Although the hearing with reference to sec 497 of the IPC is still on and there hasn't been any final verdict on the whole issue but it seems the Hon'ble Supreme Court of India is quite clear on the gender neutrality part.
The law would remain a #GenderBiasedLaw
Adultery, if committed by the husband, remains an offense whereas if committed by wife, it's not.
Whether it's punishable with a jail term or if it is in contradiction with article 14 of the constitution is the question which would now be argued.
The Supreme Court on Wednesday said it will not make adultery a gender-neutral crime. The apex court will now examine whether Section 497 of the Indian Penal Code (IPC) violates Article 14 of the Indian Constitution on the Right to Equality, News18 reported.
The bench will also examine whether a person can be sent to jail on the grounds that he had consensual sex with another person's wife, Bar and Bench reported.
A Constitution bench headed by Chief Justice Dipak Misra, and comprising RF Nariman, AM Khanwilkar, DY Chandrachud and Indu Malhotra commenced hearing on pleas seeking quashing of the adultery provision in the IPC on the ground that it only punishes married men for having extra-martial sexual relations with a married woman.
On 11 July, the Centre had filed an affidavitopposing a Public Interest Litigation that seeks to make men and women equally liable for the crime of adultery under Section 497 of the IPC.
Section 497 of the 158-year-old IPC says: "Whoever has sexual intercourse with a person who is and whom he knows or has reason to believe to be the wife of another man, without the consent or connivance of that man, such sexual intercourse not amounting to the offence of rape, is guilty of the offence of adultery."
"He shall be punished with imprisonment of either description for a term which may extend to five years, or with fine or with both. In such case the wife shall not be punishable as an abettor," the section says.
During the brief hearing, the court also rejected the demand of Additional Solicitor General Pinky Anand for referring the matter to a seven-judge bench, saying these issues were totally different than the issue that was considered by a five-judge bench in 1954.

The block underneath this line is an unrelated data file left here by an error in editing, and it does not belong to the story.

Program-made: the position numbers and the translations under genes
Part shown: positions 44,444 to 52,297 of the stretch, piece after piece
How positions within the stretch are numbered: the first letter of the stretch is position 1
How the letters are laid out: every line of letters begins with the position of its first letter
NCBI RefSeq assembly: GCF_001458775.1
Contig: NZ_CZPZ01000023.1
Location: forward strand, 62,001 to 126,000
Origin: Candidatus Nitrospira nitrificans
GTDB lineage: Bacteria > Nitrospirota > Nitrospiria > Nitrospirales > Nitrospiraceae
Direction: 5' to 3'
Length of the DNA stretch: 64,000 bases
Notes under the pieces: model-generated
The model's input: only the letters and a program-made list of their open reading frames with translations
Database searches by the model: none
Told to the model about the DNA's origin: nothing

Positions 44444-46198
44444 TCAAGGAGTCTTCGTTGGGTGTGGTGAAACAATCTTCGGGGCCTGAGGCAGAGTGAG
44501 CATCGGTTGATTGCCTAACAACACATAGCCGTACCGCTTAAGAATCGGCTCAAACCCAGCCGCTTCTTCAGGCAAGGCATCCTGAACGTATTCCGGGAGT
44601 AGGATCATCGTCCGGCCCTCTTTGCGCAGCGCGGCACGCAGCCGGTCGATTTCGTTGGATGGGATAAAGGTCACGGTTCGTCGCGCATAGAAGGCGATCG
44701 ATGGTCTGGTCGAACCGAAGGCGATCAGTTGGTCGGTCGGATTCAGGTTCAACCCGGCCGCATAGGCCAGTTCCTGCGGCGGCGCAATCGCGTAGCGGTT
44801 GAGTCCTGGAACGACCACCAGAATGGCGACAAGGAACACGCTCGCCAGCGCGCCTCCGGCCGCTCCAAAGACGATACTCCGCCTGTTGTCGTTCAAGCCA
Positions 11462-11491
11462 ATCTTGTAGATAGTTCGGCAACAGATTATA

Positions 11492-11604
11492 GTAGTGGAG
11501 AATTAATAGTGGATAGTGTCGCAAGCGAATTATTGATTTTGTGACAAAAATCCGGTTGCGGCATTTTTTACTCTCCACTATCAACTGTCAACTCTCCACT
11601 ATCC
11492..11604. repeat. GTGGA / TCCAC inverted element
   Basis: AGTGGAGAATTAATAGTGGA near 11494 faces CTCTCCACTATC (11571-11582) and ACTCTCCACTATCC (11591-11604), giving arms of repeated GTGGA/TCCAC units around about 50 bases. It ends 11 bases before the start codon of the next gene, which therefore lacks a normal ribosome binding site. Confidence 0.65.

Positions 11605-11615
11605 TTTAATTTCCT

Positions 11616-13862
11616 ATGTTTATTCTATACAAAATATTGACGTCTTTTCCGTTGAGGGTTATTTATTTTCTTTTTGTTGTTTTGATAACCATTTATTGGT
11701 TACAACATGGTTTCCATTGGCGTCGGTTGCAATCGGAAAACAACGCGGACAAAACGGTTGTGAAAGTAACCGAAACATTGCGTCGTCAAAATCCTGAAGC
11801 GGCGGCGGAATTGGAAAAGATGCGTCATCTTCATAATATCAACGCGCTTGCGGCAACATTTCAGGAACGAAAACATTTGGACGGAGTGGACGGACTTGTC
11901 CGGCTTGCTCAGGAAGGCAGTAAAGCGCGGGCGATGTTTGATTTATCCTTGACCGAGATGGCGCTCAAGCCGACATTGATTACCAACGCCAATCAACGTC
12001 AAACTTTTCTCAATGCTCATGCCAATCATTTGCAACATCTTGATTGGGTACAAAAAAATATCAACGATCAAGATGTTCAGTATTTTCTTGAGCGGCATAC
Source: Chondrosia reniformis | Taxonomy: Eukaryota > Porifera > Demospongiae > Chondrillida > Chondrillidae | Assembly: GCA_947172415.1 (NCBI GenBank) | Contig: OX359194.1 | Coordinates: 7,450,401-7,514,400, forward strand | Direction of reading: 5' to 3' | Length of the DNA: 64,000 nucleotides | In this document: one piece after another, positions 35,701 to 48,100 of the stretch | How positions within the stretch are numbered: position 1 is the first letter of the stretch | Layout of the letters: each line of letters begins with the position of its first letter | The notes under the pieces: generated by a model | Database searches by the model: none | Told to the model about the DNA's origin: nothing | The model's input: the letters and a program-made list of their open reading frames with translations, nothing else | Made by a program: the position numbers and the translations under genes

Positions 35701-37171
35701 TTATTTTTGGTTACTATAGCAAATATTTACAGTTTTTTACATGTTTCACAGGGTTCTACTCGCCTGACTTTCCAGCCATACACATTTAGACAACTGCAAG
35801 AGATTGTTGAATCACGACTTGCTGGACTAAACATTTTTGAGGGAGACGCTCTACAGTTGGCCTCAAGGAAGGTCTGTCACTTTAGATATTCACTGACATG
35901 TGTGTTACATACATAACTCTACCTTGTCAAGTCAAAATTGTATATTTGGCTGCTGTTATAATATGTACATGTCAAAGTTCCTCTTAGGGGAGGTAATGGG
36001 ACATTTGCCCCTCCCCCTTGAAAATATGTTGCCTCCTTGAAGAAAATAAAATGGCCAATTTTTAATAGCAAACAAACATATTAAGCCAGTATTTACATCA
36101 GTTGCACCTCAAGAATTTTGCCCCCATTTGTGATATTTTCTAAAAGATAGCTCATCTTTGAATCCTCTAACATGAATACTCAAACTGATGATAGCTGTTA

"The issue, which was considered in the 1954 verdict of a five-judge bench, was whether a woman can be considered as abettor. In the instant petition it is totally different," the bench said.
It said adultery is also a ground of divorce and apart from other civil remedies under various statutes.
"So, we have to examine whether the adultery provision requires to remain a criminal offence at all," the bench said.
Advocate Kaleeswaram Raj, appearing for petitioner Joseph Shine, an Indian who is living in Italy, said he is seeking quashing of IPC Section 497 and CrPC Section 198(2).
The Code of Criminal Procedure (CrPC) section only allows husband of the woman to file a complaint.
He said they are seeking quashing of the provisions on the ground that it is not gender neutral and violative of the fundamental right to privacy.
"The question before the bench is whether a person can be sent to jail on the ground that he had sexual relations with a married woman," he said.
The bench said it would resume further hearing on the issue on Thursday.
The law leaves out sexual relations with a widow, sex worker or an unmarried woman/man. Only sex with a married woman amounts to adultery under the current law. This hampers women's rights to justice against an adulterous husband. As this Firstpost article argues, the law disregards women's sexual choices and treats the husband as the primary aggrieved party even in a case of rape.